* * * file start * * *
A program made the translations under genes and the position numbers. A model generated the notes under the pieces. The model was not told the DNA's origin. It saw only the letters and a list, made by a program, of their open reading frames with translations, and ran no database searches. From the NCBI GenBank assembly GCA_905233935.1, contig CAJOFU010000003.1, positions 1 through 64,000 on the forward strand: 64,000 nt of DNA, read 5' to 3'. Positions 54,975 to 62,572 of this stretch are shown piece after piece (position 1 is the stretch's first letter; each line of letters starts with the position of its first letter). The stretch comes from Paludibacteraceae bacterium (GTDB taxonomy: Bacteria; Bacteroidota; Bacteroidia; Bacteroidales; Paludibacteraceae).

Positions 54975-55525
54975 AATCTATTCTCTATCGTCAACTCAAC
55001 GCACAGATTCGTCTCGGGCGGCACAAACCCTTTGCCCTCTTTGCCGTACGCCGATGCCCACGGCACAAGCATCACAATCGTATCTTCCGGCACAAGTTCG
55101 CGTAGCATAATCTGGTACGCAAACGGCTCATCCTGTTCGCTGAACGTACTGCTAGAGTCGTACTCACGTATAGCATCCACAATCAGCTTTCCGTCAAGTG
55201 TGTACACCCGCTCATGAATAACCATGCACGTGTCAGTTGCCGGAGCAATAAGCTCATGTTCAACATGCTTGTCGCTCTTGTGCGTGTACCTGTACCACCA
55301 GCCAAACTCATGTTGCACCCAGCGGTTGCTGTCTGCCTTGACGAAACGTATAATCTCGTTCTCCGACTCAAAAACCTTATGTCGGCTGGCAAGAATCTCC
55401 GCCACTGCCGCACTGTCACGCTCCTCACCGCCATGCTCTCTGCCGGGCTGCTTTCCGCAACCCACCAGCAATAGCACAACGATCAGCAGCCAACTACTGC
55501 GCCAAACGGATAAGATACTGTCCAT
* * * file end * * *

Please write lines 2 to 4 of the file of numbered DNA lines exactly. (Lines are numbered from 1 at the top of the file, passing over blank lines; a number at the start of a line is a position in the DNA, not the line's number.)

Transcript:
Positions 54975-55525
54975 AATCTATTCTCTATCGTCAACTCAAC
55001 GCACAGATTCGTCTCGGGCGGCACAAACCCTTTGCCCTCTTTGCCGTACGCCGATGCCCACGGCACAAGCATCACAATCGTATCTTCCGGCACAAGTTCG